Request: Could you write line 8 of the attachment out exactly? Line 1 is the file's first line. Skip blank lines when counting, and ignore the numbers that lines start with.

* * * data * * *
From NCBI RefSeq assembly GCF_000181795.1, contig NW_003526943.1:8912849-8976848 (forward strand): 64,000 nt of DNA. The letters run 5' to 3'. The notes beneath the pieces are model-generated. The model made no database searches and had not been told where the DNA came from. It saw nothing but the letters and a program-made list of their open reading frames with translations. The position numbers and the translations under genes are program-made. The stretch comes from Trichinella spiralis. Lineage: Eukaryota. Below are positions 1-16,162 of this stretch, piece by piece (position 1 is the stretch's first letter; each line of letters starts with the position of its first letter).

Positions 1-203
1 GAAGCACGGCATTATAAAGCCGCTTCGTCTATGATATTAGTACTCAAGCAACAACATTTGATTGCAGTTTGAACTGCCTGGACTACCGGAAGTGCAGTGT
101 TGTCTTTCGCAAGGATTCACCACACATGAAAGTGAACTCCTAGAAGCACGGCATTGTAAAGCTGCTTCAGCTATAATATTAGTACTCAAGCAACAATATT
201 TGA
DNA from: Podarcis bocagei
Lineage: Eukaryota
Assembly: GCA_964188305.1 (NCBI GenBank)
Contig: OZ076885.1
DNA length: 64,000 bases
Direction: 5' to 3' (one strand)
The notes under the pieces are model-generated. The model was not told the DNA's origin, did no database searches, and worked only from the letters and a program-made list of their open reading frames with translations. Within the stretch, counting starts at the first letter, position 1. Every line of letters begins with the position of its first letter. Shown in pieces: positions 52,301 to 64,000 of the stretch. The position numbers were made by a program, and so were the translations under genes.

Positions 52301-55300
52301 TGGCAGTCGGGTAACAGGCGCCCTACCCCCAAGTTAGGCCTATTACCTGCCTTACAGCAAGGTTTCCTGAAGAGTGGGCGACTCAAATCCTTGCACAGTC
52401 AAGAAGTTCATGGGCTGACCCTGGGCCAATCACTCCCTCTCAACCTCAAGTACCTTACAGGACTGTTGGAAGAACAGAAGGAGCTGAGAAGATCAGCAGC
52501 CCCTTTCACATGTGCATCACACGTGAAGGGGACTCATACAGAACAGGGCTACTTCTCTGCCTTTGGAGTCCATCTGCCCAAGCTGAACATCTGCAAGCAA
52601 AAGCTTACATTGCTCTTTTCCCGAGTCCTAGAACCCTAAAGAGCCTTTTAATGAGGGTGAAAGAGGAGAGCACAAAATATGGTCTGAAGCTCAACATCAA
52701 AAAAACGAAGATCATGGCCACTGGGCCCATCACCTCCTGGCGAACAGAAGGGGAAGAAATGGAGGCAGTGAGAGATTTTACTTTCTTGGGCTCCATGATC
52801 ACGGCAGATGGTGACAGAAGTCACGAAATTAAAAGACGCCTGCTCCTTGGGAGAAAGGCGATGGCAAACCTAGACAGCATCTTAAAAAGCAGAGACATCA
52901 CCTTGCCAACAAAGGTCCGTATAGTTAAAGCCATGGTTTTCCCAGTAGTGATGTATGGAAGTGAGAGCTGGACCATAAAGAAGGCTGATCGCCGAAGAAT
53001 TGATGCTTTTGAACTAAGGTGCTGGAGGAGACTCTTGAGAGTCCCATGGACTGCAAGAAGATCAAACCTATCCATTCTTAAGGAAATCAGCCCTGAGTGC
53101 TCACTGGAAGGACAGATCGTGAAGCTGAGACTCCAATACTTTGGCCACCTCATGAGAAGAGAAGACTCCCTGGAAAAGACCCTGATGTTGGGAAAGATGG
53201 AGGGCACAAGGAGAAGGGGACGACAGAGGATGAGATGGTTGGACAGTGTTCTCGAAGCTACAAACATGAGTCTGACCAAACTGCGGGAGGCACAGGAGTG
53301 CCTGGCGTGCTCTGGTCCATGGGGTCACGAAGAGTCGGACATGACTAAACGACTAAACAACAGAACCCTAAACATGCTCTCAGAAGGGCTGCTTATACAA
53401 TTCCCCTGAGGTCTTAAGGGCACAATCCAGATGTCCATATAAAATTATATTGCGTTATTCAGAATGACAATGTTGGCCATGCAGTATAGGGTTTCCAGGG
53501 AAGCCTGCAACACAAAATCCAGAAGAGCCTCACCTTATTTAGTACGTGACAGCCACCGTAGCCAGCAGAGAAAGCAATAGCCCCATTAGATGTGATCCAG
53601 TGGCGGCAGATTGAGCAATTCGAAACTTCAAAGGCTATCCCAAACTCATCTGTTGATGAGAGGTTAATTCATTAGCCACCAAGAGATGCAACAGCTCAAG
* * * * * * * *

Assembly: GCA_964188305.1 (NCBI GenBank)